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Title: Discrimination and identification of UXO by geophysical inversion of total-field magnetic data
Authors: University of British Columbia. Department of Earth and Ocean Sciences.
Billings, Stephen D.
Pasion, Leonard R.
Oldenburg, Douglas W., 1946-
Keywords: Discrimination
Geophysical exploration
Geophysical surveys
Geophysical methods
Magnetic dipoles
Unexploded ordnance
Publisher: Geotechnical and Structures Laboratory (U.S.)
Engineer Research and Development Center (U.S.)
Series/Report no.: ERDC/GSL TR ; 02-16.
Description: Technical Report
Abstract: A dipole inversion method was developed and successfully applied to the discrimination and identification of unexploded ordnance using total-field magnetometry. A black-white classification of anomalies as ordnance/nonordnance is not possible using magnetics because some nonordnance items are indistinguishable from UXO. We found the best strategy is to rank items according to the likelihood they are UXO. The ranking can be achieved by several methods: the best was to rank on the basis of the amount of remnant magnetization required to make the anomaly match one of the ordnance items in a predefined library. The discrimination method had the potential to reduce the number of excavations at an impact site in Montana (Guthrie Road) by half, yet still yielded all the ordnance. The method requires complete or a least partial shock demagnetization of ordnance, otherwise it is not possible to reliably rank the anomalies. Error analysis indicated that recovered dipole moments are relatively well constrained. However, identification of the anomaly source is difficult using the recovered dipole moment due to nonuniqueness. The dipole moment is the product of magnetization with volume, and a change in volume can be compensated by a change in magnetization by varying the orientation of the item relative to the Earth's field. By recognizing that there is a finite number of ordnance types, correct identification at Guthrie Road could by achieved about 55 percent of the time. Attempts to constrain the orientation (and hence ordnance dimension) by recovering higher-order moments (quadrupole and octupole) of the body did not improve our ability to discriminate or identify.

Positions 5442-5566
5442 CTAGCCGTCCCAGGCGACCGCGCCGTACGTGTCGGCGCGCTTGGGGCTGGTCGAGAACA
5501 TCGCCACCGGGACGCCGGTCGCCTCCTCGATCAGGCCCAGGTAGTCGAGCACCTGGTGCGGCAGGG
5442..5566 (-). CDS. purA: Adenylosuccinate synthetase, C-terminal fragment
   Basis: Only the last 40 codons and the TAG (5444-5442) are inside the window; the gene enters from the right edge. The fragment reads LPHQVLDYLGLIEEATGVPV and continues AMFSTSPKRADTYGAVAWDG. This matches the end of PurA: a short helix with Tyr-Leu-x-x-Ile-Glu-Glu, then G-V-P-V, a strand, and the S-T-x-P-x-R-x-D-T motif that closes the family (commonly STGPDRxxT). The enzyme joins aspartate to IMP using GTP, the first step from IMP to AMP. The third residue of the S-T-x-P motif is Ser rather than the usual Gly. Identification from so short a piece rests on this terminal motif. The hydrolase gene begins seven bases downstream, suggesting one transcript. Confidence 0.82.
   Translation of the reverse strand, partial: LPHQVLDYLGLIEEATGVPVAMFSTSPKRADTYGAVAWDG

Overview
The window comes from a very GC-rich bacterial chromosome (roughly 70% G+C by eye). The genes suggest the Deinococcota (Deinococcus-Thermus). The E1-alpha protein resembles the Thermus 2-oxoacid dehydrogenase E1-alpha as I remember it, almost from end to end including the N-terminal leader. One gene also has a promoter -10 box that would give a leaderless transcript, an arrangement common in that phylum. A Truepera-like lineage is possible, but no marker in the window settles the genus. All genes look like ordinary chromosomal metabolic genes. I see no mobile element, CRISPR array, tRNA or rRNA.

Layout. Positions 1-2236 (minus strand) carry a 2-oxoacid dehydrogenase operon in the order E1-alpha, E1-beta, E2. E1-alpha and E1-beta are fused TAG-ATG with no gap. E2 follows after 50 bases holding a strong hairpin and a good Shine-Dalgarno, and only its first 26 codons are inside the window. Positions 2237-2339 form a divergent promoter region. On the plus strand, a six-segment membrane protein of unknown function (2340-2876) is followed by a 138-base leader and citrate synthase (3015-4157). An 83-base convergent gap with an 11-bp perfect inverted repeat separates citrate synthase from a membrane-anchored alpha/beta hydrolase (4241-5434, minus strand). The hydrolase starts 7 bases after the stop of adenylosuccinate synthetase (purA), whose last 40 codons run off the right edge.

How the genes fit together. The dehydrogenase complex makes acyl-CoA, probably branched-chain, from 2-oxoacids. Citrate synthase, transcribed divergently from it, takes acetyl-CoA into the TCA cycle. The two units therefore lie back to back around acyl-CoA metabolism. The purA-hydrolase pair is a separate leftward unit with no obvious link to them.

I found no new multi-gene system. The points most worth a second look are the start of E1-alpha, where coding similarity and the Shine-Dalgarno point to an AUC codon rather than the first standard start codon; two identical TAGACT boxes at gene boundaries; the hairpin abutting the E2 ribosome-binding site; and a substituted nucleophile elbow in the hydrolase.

Rights: Approved for public release; distribution is unlimited.
Appears in Collections:Technical Report

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